Birkin Gainsbourg - Le Symphonique
1. Lost Song 2. Dépression au-dessus du jardin 3. Baby Alone In Babylone 4. Physique et sans issue 5. Ces petits riens 6. L'aquoiboniste 7. Valse de Melody 8. Fuir le bonheur de peur qu'il ne se sauve 9. Requiem pour un con 10. Une chose entre autres 11. Amour des feintes 12. Exercice en forme de Z 13. Manon 14. La chanson de Prévert 15. Les dessous chics 16. L'amour de moi 17. Pull marine 18. La gadoue 19. Jane B. 20. L'anamour 21. La Javanaise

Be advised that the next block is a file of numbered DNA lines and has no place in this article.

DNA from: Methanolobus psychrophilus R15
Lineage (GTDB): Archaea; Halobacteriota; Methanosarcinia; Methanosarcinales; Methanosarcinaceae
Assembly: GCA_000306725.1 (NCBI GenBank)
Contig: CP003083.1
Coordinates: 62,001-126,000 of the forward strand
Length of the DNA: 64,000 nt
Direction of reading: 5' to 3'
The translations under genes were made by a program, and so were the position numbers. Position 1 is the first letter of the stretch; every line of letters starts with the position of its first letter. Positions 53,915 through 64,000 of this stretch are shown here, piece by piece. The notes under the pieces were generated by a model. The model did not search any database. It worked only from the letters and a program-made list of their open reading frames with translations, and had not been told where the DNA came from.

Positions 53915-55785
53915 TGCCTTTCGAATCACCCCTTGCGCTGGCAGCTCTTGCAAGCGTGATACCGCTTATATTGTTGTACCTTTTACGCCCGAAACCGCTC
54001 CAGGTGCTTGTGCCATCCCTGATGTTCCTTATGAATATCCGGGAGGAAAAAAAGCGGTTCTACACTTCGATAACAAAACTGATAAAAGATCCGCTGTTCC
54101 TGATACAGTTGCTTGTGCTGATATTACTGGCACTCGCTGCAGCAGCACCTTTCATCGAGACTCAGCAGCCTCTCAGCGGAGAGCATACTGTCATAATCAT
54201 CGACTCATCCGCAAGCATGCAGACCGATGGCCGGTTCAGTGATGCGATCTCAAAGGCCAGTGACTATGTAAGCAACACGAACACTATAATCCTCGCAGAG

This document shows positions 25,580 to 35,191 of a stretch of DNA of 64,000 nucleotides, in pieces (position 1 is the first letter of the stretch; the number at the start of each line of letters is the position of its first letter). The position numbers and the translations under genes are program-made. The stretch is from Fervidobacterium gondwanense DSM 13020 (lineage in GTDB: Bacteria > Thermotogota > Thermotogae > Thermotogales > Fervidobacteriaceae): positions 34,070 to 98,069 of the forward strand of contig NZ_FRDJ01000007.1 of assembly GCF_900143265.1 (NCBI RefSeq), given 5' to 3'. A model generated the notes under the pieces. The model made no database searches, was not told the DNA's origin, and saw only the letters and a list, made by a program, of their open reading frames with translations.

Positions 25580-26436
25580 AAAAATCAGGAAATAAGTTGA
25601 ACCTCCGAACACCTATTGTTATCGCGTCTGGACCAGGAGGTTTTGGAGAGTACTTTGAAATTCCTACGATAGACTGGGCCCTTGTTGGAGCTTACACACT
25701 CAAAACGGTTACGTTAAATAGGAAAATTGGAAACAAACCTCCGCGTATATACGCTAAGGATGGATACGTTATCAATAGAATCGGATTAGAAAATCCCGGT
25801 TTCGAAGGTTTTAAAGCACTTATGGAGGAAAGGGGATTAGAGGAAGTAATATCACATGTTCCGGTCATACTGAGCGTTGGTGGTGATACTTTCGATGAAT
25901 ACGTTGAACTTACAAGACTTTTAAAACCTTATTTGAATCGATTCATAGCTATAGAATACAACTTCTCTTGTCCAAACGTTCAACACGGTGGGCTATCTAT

Birkin Gainsbourg Le Symphonique Jane Birkin has often dressed and undressed the works of Serge, the "legendary poet" whose songs she has been singing since the first album he composed for her, Serge Gainsbourg/Jane Birkin, released in 1969. Separation and even death made no difference: Jane wears the songs of her partner in music and life, whether they were created when they lived together or when the strength of their connection persisted beyond all conflict. "It is a privilege that one of the greatest French writers wrote for me from the age of 20 to 45. In a way it never stopped. It's a strange situation. What can I do for him now, even though it's too late! At least I can wear him, take him with me. Say his words! ". After Arabesque, which she made with the Algerian violinist Djamel Benyelles in 2002, and Via Japan, created ten years later with Japanese musicians, here is Birkin/Gainsbourg, Le Symphonique. Under the artistic direction of Philippe Lerichomme, "the man in the shadows", and Serge and Jane's travelling companion since the mid-1970s, twenty-four songs have been arranged by Nobuyuki Nakajima, "a great designer", according to Jane Birkin. "Nobu" was born in 1969 in the middle of Japan. He is a composer as well as a pianist. He is known for several film and television series soundtracks, including some created with Ryuichi Sakamoto, who composed the soundtracks for Merry Christmas Mr. Lawrence, The Last Emperor and High Heels. Released in 2015, the album Broken Blossoms reflects Nobuyuki Nakajima's elegance and vast musical culture. From L’Anamour (1969) to Lost Song (1987), the universe of Serge and Jane has been rearranged along the lines of classical music, with the bonus of specially invited songs, such as La Javanaise (1963) written for Juliette Gréco and Pull Marine (1983) for Isabelle Adjani. "Serge would have been delighted. He was always very moved by classical music, but he was modest, he was afraid that he wasn't good enough, even though he composed melodies such as La Javanaise and Fuir le bonheur! He was often inspired by the great composers, Brahms for Baby Alone In Babylon, Chopin for Jane B, Grieg for Lost Song - it's as if he had to sublimate something". Birkin/Gainsbourg: Le symphonique has a chequered history. It began in Japan in 2011, some time after the tsunami and the Fukushima nuclear disaster. Japan had welcomed Serge and Jane, then Jane by herself, with all the passion of a French love song. Jane saw the scarred country and went to give two concerts there in support of this Japan "which lives on a fault line and knows it. The Japanese people live with this strangeness, courageously. They have cultivated the beauty of the ephemeral, beautiful dishes, which disappear when you eat them, flower arrangements.» In 2011 Jane Birkin unexpectedly recruited a pianist there to accompany her. She was introduced to Nobuyuki Nakajima, says Nobu. He writes "beautiful arrangements, so delicate, so moving", and this is how the quartets came about and the tour which lasted two years, with the Via Japan show. The transmutation happened in 2016 in Montreal, when the FrancoFolies Festival of Quebec asked her to create a "Gainsbourg Symphonic" concert with the Montreal Symphony Orchestraunder the direction of Simon Leclerc. "And that's it - it was in the bag," says Jane happily. The idea took shape to do an album, arranged by Nobu. "For a year, he worked with Philippe Lerichomme on the project, chose the songs most suited to symphonic music and Nobu's style, which is quite dramatic. For me there were one or two songs missing in their choice - in particular I added Une chose entre autres. It's a personal message, in fact all the others are too, just like everything that he wrote after our separation, but this one says: "One thing among many that you do not know, you had the best of me more than any other". Yes, that seemed so true to me that I had the best of him. Until the day he died.